Temperature rise due to coseismic frictional sliding should be sufficient to melt rocks at seismogenic depths, a fact that has been recognized for over half a century (Jeffreys, 1942; McKenzie and Brune, 1972). Under dry, adiabatic conditions, this temperature rise is linearly proportional to slip rate, duration of sliding, and shear traction (assumed to be equal to the normal stress times the coefficient of friction) on the fault (McKenzie and Brune, 1972; Sibson, 1973). Due to the short sliding duration of earthquakes and low thermal conductivity of common minerals, heat loss due to conduction is negligible (Lachenbruch, 1980; Yao et al., 2016). Early workers speculated that melting is likely an important mechanism for weakening rock frictional resistance from static to reduced kinetic values, thus enabling the rapid stress drop required for unstable slip and earthquake rupture. A large body of experimental and theoretical work following this assertion has focused on understanding the effects of rock melting on frictional resistance (e.g., Di Toro et al., 2009). However, comparably little work has addressed the effect of solidified melt—known as pseudotachylyte (PST)—on the long-term strength of fault zones. Two papers published in this issue of Geology tackle this question by combining field observations with triaxial rock mechanics experiments.
Mitchell et al. (2016, p. 1059 in this issue) work from two observations that are common in PST-bearing exhumed faults. First, faults that host PST are typically geometrically complex, with interconnected strands of individual faults containing PST (Grocott, 1981; Swanson, 1992; Di Toro and Pennacchioni, 2005; Allen and Shaw, 2011; Melosh et al., 2014). Second, in many cases the individual PST fault veins show evidence of having been formed during an individual slip event (e.g., Di Toro and Pennacchioni, 2005; Griffith et al., 2008; Alder et al., 2016). Mitchell et al. hypothesize that these observations could be explained if melt quenching results in a complete restoration of strength relative to the virgin host rock. Post-seismic strength recovery due to such a fault welding process could result in subsequent ruptures jumping to weaker neighboring discontinuities rather than exploiting the same fault strand twice—a process contradicting the common expectation of progressive smoothing and strain localization (Chester and Chester, 1998; Brodsky et al., 2011).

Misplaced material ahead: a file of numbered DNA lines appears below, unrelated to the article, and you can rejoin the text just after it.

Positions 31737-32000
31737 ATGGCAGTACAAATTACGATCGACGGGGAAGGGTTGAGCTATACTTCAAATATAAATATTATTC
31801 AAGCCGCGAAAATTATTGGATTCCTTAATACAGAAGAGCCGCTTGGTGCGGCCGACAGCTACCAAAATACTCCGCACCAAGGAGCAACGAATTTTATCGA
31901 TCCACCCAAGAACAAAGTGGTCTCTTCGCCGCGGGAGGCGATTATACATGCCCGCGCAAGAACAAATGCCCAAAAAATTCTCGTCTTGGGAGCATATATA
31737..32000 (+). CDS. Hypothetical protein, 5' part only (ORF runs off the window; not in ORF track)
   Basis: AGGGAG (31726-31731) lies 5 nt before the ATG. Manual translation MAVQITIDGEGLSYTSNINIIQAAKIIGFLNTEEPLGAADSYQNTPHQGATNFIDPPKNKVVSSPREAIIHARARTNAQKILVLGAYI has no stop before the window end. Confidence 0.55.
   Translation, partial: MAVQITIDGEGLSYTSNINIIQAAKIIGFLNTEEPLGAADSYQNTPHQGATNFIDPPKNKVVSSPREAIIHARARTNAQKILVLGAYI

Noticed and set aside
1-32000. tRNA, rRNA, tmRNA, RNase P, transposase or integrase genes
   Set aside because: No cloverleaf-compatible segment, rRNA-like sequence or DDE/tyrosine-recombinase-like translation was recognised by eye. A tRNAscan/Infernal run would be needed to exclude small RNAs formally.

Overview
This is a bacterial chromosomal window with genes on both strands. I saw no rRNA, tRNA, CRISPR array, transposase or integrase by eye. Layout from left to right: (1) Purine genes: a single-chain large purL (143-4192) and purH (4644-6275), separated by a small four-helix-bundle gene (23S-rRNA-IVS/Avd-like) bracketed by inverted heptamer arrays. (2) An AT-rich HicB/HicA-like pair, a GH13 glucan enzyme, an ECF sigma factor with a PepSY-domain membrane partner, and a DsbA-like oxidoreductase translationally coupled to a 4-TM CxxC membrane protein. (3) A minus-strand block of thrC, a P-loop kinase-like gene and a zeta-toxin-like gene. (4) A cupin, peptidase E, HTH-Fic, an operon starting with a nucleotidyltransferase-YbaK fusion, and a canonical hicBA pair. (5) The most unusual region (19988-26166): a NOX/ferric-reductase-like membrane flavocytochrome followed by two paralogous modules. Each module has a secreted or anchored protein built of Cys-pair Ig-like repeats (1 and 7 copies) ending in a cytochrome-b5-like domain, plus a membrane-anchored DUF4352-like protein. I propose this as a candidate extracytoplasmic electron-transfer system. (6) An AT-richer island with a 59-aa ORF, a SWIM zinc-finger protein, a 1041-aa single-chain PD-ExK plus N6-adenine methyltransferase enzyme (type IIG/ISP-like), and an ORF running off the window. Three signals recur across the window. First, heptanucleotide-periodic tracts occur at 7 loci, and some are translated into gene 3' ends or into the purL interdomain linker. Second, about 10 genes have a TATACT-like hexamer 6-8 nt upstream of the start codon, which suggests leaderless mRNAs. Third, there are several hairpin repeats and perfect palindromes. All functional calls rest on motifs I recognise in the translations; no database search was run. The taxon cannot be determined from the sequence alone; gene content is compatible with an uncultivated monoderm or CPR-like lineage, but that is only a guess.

To test their hypothesis, Mitchell et al. collected PST-bearing rocks from two well-known fault zones (the Alpine fault in New Zealand and the Gole Larghe Fault Zone [GLFZ] in the Italian Southern Alps). PST fault veins in the Alpine fault samples are thin (<1 mm) and distributed across preexisting mylonitic foliation, whereas PST veins in the GLFZ are thick—up to several centimeters—accumulate along faults that grew from preexisting joints through otherwise isotropic tonalite. Mitchell et al. subjected the natural samples to expected in situ stress conditions in the laboratory and compared the measured strength to that of both the intact host rock and saw-cut interfaces in the same rocks. Their results suggest that PST-welded faults are as strong as the virgin host rock; therefore, once a fault has been welded, subsequent ruptures preferably branch onto neighboring fractures or foliation planes. This is an inherently delocalizing process, in contrast to the expected slip localization that occurs along mature faults at shallower crustal levels. Furthermore, even though the melting process results in weakening on coseismic time scales, it keeps faults strong throughout longer time scales encompassing the complete seismic cycle.
The rock samples that Mitchell et al. collected in the field are millions of years old and exhumed from seismogenic depths (∼5–15 km in the continental crust). But do processes alter the pseudotachylyte during exhumation (e.g., devitrification of quenched glass) and change the strength of the rock? Perhaps very little, according to Proctor and Lockner (2016, p. 1003 in this issue), who investigate the role of newly formed melt on strength recovery.